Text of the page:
Terri, you have two other books, No Neutral Ground and Soar Like Eagles, set to release later in 2016. Congratulations on what will be a busy year for you! What can you tell us about these stories?
No Neutral Ground features a German who didn’t know he had Jewish ancestry until he was kicked out of the Hitler Youth. His father deserts the family, which flees to America. Rafe becomes a B-17 navigator and returns to Europe, at war with Germany and his father. On the Queen Mary, he meets Jennie, who is going to Sweden with secrets of her own.
Soar Like Eagles features Carol, a Red Cross doughnut girl who serves in England and France, and has incredible adventures, some good, some not so good. She meets Chet, another B-17 navigator who’s trying to prove he has value after constant belittlement from his drill sergeant father.
Some writers love plotting, some like writing that first draft, and others enjoying researching or digging into the revisions. What's your favorite part about writing a book?
I love research. (I’m a former librarian after all. ☺) I have a hard time not including everything that’s all so interesting. I wrote Friends and Enemies with a general idea where it was going, but these days I try to plot better. That’s hard for me.
Aluminum Overcast belongs to the Experiment Aircraft Association here in Wisconsin. It’s a B-17 that was finished too late for service in the war. Now it tours around the country to air shows, and makes regular appearances at a nearby show. I first did a walk-through tour, but the following year I scraped up the $400 fee to fly. It is noisy in there! Movies like Memphis Belle are totally inaccurate. I couldn’t hear someone right in front of me. Without headphones, you have to get right up to the person’s ear and yell to be heard. I went home and changed my manuscripts.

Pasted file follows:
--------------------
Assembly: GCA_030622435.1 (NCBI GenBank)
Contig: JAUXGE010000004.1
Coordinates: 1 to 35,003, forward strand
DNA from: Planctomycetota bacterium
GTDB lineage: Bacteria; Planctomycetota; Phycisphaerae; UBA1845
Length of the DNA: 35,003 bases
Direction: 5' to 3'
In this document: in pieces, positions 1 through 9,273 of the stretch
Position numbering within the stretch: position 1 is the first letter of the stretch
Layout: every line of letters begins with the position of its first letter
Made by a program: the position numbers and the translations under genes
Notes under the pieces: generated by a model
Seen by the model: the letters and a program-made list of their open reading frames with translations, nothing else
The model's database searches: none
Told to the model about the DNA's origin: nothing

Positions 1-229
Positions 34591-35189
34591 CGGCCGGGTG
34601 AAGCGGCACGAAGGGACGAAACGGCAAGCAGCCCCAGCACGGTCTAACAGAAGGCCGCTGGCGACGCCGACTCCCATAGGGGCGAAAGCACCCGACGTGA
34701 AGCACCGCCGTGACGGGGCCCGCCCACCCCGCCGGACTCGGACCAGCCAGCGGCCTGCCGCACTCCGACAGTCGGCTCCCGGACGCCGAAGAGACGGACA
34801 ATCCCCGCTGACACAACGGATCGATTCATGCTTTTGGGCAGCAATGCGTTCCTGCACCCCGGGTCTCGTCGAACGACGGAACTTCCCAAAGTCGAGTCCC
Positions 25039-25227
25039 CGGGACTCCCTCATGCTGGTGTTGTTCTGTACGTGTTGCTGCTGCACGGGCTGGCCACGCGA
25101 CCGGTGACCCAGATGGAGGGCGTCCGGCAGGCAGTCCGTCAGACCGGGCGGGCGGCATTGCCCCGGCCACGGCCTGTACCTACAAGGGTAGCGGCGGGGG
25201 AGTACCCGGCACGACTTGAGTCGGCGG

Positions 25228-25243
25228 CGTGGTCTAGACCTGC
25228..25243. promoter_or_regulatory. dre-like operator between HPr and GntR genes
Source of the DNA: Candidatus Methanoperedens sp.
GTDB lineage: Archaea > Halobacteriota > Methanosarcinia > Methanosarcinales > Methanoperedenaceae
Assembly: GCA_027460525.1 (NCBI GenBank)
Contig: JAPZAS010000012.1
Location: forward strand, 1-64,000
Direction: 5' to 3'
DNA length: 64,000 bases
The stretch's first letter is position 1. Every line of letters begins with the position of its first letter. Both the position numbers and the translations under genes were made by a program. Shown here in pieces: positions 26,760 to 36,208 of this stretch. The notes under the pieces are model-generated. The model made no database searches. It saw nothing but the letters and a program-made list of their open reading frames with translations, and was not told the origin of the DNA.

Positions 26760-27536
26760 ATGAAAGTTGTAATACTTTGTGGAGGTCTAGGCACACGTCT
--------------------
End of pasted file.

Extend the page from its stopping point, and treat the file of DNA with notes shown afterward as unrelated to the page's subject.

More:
What a great experience! If you could be a character from one of your favorite historical novels, who would you be and why?
Carol from Soar Like Eagles, to actually go to Europe and experience war and do something for the boys’ morale. Americans had a soft time compared to civilians living in the war zones, who had a harsh life with shortages, destroyed homes, not knowing who they could trust. I would love to have witnessed a squadron of B-17s taking off. Of course, I would not want to be under the bombs (as Heidi was) or wounded like Carol.
I love the tagline on your website of “History that entertains and enlightens.” It’s easy for people to see how reading a novel can be entertaining. What kinds of things do you hope to enlighten your readers about?
The conditions of total war, the sacrifices people had to make, a glimpse of what life was like for people in Germany, England, Sweden, and France. Even simple things like a rotary telephone. I’ve seen the cartoons where kids today don’t know what that was. Incidentally, I got the idea of “entertains and enlightens” from Richard Mabry when I prepared to host his workshop at the ACFW conference last September.
Anything else about yourself, writing, or your books that you’d like to share?
I traveled a lot in Europe before I started writing about some of those places. Now I wish I’d taken a lot more photos, visited a lot more places. What would I do without the internet!
True, what would any of us do? We’re a spoiled lot! We’re also really glad to have you join us this week. Visitors, don’t forget to enter our drawing for your chance to win a copy of Terri’s new novel, Friends and Enemies. Either enter through Rafflecopter below or answer this question from Terri in the comments section:
If you had lived in Nazi Germany, would you have dared to speak out against the regime?
You can also find Terri in lots of places online if you’d like to keep up with her work:
- Website and blog: www.terriwangard.com
- Twitter: @
- Facebook: https://www.facebook.com/AuthorTerriWangard
- Goodreads: https://www.goodreads.com/author/show/14695127.Terri_Wangard